Professor Stephen Hawking is backing the academic boycott of Israel by pulling out of a conference hosted by Israeli president Shimon Peres in Jerusalem as a protest at Israel’s treatment of Palestinians.
Hawking, 71, the world-renowned theoretical physicist and former Lucasian Professor of Mathematics at the University of Cambridge, had accepted an invitation to headline the fifth annual president’s conference, Facing Tomorrow, in June, which features major international personalities, attracts thousands of participants and this year will celebrate Peres’s 90th birthday.
Hawking is in very poor health, but last week he wrote a brief letter to the Israeli president to say he had changed his mind. He has not announced his decision publicly, but a statement published by the British Committee for the Universities of Palestine with Hawking’s approval described it as “his independent decision to respect the boycott, based upon his knowledge of Palestine, and on the unanimous advice of his own academic contacts there”.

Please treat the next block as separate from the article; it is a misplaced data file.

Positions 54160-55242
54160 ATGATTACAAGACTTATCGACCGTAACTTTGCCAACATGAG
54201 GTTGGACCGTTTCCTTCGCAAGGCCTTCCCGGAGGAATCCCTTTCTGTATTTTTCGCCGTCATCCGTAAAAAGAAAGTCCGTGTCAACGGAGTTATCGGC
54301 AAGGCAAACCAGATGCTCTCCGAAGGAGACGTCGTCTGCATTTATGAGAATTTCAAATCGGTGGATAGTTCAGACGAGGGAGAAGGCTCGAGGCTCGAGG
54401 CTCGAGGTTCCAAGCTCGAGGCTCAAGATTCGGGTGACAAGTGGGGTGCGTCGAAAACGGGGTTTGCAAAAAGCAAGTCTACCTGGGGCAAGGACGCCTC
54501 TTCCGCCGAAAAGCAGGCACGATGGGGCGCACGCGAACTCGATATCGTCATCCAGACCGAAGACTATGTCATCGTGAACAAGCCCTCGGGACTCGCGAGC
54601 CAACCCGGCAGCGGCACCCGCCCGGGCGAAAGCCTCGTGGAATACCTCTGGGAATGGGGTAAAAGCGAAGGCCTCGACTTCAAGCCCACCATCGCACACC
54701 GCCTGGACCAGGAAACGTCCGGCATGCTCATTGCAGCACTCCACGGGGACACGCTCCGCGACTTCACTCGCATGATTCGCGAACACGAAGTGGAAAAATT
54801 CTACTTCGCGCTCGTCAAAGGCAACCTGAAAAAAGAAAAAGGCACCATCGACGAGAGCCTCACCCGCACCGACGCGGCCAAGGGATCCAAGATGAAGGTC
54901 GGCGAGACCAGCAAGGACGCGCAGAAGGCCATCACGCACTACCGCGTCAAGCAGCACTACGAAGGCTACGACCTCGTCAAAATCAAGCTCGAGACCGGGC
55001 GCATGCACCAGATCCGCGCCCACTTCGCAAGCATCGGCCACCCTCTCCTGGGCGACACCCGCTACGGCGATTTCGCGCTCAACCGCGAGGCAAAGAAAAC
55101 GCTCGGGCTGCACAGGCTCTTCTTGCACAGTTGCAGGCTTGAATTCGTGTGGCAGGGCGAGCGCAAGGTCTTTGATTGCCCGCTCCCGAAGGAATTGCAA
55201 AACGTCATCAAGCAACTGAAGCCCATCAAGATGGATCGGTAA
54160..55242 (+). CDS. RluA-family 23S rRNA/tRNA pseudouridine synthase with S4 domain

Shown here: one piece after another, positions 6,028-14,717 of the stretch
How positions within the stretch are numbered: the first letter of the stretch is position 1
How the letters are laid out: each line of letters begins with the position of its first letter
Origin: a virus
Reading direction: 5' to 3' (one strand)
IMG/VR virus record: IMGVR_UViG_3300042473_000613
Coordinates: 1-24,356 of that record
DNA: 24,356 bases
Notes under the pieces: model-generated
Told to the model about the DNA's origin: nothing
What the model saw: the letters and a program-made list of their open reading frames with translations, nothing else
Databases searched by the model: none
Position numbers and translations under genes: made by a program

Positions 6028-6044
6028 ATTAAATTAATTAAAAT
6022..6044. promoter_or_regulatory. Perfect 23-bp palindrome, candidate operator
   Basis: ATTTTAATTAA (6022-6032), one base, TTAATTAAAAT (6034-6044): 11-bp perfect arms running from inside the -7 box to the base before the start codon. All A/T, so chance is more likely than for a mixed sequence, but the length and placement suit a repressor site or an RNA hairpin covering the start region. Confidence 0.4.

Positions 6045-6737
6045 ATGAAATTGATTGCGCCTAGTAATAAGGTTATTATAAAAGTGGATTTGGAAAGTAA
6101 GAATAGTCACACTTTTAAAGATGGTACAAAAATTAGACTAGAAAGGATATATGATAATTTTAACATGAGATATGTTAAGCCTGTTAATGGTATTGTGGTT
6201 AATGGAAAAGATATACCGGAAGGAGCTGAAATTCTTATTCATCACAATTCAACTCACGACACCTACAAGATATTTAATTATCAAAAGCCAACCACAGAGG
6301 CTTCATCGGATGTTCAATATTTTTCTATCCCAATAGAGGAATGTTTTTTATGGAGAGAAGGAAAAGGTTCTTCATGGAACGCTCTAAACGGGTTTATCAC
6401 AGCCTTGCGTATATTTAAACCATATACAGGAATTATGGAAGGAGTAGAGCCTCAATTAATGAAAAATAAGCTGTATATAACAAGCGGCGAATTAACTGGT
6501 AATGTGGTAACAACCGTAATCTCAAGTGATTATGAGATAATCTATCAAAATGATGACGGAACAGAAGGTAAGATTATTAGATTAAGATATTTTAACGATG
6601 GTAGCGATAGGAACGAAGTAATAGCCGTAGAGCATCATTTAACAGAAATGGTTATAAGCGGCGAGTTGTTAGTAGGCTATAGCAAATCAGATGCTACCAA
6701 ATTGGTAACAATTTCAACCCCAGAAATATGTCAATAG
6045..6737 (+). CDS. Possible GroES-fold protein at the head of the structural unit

Hawking’s decision marks another victory in the campaign for boycott, divestment and sanctions targeting Israeli academic institutions.
This started with The Teachers Union in Ireland, followed by the United States members of the Association for Asian American Studies. Take a look at that Guardian article to read more about it. If it was mention here on the blog earlier, I may have missed it…but perhaps it was lost in the shuffle of all the breaking news of late.
Meanwhile, in Italy: Deaths as Genoa ship hits control tower
At least six people have died and four are missing after a container ship crashed into a control tower in the Italian port of Genoa, officials say.
The Jolly Nero smashed into the 50m (164ft) concrete and glass tower late at night, reducing it to rubble.
Three of those who died are believed to have been trapped inside a lift as the tower collapsed.
Rescue workers have been searching in the rubble for survivors while divers scoured the water around the dock.
The accident occurred at about 23:00 on Tuesday night (21:00 GMT), when a shift change was taking place in the control tower and about 13 people were thought to be inside.All that remained of the tower on Wednesday was rubble.